What is Australia Day? A public holiday and a day of celebration or Invasion Day, a day of mourning? Can the two be reconciled? Here are the facts.
January 1788. Two fleets of sailing ships met at Botany Bay, just south of today’s Sydney Australia.
The French fleet was trying to get into the bay. The English fleet was trying to get out.
Each commander planned to claim the land for his country. Success meant power, wealth and status for the man who succeeded. The weather was against both of them.
Captain Arthur Phillip finally managed to get just one boat, the HMS Supply, out of Botany Bay, up the coast, and into the more sheltered Port Jackson.
On the morning of 26 January 1788 Phillip was rowed ashore. Once there he took possession of the land in the name of King George III. He named the area Sydney Cove. The rest of the first fleet straggled in as the day went on.
On 7 February 1788 a formal proclamation of the colony and of Arthur Phillip’s Governorship was read out. This meant that, under British law, any unowned land in the colony became vested in the crown.
Sydney’s Aboriginal History
The land that Phillip claimed for Britain in these late January events of 1788 was the land of the Gadigal people.
Their relationship to this land was deeply spiritual. It stretched back through time immemorial and involved complex rights, duties and obligations.
Indigenous Australians’ rights to use the land for hunting, gathering, fishing and holding ceremonies, were essentially denied by the British.
They did this by adopting the legal fiction of terra nullius. Under this legal fiction the land was deemed to be empty with no one having any title to it or rights to use it.
What is Australia Day?
This day of taking possession, 26 January, is today the largest annual public event in Australia. Over two thirds of Australians actively celebrate Australia Day.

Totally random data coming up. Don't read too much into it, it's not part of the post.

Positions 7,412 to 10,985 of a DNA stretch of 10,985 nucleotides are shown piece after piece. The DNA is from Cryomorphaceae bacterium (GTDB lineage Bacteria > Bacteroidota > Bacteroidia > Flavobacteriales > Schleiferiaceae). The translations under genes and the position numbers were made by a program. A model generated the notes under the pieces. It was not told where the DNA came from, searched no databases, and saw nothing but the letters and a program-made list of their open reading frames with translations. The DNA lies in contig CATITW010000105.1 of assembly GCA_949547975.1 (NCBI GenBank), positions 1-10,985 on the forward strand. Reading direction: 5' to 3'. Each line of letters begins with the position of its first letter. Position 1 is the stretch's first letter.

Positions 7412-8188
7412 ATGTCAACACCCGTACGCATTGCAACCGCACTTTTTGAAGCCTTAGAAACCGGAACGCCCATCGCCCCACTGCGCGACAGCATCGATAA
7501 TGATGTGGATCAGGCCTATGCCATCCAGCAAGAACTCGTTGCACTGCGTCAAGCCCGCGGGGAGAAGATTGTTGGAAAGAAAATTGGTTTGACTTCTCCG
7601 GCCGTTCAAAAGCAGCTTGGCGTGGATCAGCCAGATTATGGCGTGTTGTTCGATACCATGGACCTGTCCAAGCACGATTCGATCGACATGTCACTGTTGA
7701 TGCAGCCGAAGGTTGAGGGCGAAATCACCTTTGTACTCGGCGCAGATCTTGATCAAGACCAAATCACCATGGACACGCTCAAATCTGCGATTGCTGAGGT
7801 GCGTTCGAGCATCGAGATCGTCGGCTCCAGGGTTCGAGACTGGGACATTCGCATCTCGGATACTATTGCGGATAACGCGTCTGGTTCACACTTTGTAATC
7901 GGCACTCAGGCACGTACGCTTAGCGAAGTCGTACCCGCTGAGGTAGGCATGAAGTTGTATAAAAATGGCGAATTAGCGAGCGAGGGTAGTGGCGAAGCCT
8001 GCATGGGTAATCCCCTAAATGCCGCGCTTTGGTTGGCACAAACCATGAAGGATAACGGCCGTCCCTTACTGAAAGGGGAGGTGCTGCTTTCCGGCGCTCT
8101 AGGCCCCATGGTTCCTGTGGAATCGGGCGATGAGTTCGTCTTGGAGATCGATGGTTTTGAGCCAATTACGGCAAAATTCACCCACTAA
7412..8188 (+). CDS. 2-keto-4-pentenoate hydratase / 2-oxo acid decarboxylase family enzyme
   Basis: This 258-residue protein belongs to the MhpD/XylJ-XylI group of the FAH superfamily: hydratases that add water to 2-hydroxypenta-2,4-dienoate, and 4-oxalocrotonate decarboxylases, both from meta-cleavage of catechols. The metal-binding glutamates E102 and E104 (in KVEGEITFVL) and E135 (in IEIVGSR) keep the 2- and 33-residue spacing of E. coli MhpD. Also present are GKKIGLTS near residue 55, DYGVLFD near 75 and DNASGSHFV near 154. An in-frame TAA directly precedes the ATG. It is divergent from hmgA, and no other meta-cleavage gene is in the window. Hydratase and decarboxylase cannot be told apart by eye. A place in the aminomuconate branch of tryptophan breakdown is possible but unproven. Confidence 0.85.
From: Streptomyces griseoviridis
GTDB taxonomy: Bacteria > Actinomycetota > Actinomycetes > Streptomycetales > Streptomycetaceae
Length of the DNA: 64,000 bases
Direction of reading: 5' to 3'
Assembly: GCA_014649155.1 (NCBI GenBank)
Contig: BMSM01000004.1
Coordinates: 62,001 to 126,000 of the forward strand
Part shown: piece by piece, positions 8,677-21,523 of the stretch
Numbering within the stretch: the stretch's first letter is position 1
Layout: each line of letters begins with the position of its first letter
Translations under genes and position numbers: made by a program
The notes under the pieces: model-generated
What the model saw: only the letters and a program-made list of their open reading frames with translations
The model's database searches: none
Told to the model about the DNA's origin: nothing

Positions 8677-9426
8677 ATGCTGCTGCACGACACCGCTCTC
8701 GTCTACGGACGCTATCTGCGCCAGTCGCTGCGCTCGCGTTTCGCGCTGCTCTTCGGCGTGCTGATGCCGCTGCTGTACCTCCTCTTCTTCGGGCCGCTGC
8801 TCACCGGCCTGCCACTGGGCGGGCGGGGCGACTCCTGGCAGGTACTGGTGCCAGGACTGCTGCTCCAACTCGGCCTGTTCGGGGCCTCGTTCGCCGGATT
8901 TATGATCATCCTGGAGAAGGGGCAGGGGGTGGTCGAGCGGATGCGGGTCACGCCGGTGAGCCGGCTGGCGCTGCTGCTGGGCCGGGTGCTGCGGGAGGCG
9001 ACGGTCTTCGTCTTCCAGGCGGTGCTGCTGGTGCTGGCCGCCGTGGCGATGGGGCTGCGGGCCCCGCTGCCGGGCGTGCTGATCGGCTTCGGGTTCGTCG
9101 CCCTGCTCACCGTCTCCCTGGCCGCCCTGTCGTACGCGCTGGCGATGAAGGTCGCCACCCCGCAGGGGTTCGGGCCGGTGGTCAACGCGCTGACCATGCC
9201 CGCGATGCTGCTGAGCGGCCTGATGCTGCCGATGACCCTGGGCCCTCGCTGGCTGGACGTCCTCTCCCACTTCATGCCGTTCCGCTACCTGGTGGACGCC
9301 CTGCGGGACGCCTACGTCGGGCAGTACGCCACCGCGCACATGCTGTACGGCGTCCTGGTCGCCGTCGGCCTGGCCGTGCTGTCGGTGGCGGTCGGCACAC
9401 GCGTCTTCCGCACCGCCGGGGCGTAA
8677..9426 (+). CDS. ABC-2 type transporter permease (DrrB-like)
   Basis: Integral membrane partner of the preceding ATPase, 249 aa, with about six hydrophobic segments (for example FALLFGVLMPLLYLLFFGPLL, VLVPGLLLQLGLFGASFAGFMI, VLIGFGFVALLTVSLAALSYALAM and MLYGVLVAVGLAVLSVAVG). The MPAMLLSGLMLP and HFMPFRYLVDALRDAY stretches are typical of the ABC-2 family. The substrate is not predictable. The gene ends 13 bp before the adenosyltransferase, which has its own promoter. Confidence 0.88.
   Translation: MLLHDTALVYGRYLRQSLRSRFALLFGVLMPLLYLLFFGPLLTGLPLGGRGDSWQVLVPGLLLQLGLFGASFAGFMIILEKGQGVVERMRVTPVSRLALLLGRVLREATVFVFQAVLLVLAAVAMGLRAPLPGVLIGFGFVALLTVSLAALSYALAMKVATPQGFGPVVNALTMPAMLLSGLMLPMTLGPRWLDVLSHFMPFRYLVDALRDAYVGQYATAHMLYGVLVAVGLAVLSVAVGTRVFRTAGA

It is also variously known as an Aboriginal Day of Mourning, Invasion Day and Survival Day. Inevitably, the day brings to mind past injustices in Australia’s history and the great losses suffered by indigenous Australians.
So what is Australia Day today? The date remains highly contentious. There is an increasing appetite for changing the day on which we celebrate the nation to one with a different symbolism attached. My vote would be the date on which we finally become an independent republic.
But we haven’t reached tipping point on a date change yet so, for now, January 26 remains. Officially it is a day of both commemoration and celebration. It commemorates the survival of the Aboriginal people in the face of overwhelming odds. And it celebrates the interaction of Aboriginal and European cultures.
Australia Day Events
Starting with traditional Aboriginal smoking ceremonies, Australia Day events continue with the Great Australia Day swim and the Oz 10k Wheelchair race. Go here for details.
The city is thrown open for the day. Cheer the ferries as they race in the harbour, take advantage of free or reduced entry to museums, watch the fireworks at Darling Harbour. The list of things to do is long and it’s here.